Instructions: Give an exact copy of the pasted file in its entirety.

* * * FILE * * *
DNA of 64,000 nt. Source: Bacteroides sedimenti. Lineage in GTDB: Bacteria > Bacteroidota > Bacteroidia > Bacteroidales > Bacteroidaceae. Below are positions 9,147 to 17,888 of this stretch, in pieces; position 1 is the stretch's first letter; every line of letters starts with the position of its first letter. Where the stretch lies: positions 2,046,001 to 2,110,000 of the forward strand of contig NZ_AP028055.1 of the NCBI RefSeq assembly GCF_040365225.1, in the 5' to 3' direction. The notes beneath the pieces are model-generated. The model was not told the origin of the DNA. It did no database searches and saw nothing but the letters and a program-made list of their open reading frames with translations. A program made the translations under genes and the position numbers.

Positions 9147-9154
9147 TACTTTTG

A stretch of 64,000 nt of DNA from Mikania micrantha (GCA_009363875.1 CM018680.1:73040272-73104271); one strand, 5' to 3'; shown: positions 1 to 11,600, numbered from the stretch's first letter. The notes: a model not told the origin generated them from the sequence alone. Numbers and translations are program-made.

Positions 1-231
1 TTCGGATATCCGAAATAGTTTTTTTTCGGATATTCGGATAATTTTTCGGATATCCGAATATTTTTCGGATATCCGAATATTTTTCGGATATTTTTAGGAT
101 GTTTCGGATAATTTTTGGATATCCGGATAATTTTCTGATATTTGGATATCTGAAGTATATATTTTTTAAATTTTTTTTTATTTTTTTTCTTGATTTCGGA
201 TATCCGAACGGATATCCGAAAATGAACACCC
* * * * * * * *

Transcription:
DNA of 64,000 nt. Source: Bacteroides sedimenti. Lineage in GTDB: Bacteria > Bacteroidota > Bacteroidia > Bacteroidales > Bacteroidaceae. Below are positions 9,147 to 17,888 of this stretch, in pieces; position 1 is the stretch's first letter; every line of letters starts with the position of its first letter. Where the stretch lies: positions 2,046,001 to 2,110,000 of the forward strand of contig NZ_AP028055.1 of the NCBI RefSeq assembly GCF_040365225.1, in the 5' to 3' direction. The notes beneath the pieces are model-generated. The model was not told the origin of the DNA. It did no database searches and saw nothing but the letters and a program-made list of their open reading frames with translations. A program made the translations under genes and the position numbers.

Positions 9147-9154
9147 TACTTTTG

A stretch of 64,000 nt of DNA from Mikania micrantha (GCA_009363875.1 CM018680.1:73040272-73104271); one strand, 5' to 3'; shown: positions 1 to 11,600, numbered from the stretch's first letter. The notes: a model not told the origin generated them from the sequence alone. Numbers and translations are program-made.

Positions 1-231
1 TTCGGATATCCGAAATAGTTTTTTTTCGGATATTCGGATAATTTTTCGGATATCCGAATATTTTTCGGATATCCGAATATTTTTCGGATATTTTTAGGAT
101 GTTTCGGATAATTTTTGGATATCCGGATAATTTTCTGATATTTGGATATCTGAAGTATATATTTTTTAAATTTTTTTTTATTTTTTTTCTTGATTTCGGA
201 TATCCGAACGGATATCCGAAAATGAACACCC